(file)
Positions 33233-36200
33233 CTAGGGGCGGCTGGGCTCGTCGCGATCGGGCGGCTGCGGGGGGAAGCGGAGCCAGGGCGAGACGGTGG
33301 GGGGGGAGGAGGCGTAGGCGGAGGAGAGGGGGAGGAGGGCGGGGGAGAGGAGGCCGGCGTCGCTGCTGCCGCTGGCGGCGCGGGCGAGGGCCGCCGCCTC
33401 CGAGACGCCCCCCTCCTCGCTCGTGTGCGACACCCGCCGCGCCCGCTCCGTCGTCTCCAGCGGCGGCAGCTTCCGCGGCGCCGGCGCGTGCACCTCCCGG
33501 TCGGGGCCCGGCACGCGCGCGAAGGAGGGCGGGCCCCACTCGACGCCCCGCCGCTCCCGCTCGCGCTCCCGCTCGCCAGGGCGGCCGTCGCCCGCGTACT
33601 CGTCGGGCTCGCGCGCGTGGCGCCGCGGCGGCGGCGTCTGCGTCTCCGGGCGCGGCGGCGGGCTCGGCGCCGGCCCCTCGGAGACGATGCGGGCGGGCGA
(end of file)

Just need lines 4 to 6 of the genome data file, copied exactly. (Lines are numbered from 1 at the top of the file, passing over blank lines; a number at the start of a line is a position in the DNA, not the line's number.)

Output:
33401 CGAGACGCCCCCCTCCTCGCTCGTGTGCGACACCCGCCGCGCCCGCTCCGTCGTCTCCAGCGGCGGCAGCTTCCGCGGCGCCGGCGCGTGCACCTCCCGG
33501 TCGGGGCCCGGCACGCGCGCGAAGGAGGGCGGGCCCCACTCGACGCCCCGCCGCTCCCGCTCGCGCTCCCGCTCGCCAGGGCGGCCGTCGCCCGCGTACT
33601 CGTCGGGCTCGCGCGCGTGGCGCCGCGGCGGCGGCGTCTGCGTCTCCGGGCGCGGCGGCGGGCTCGGCGCCGGCCCCTCGGAGACGATGCGGGCGGGCGA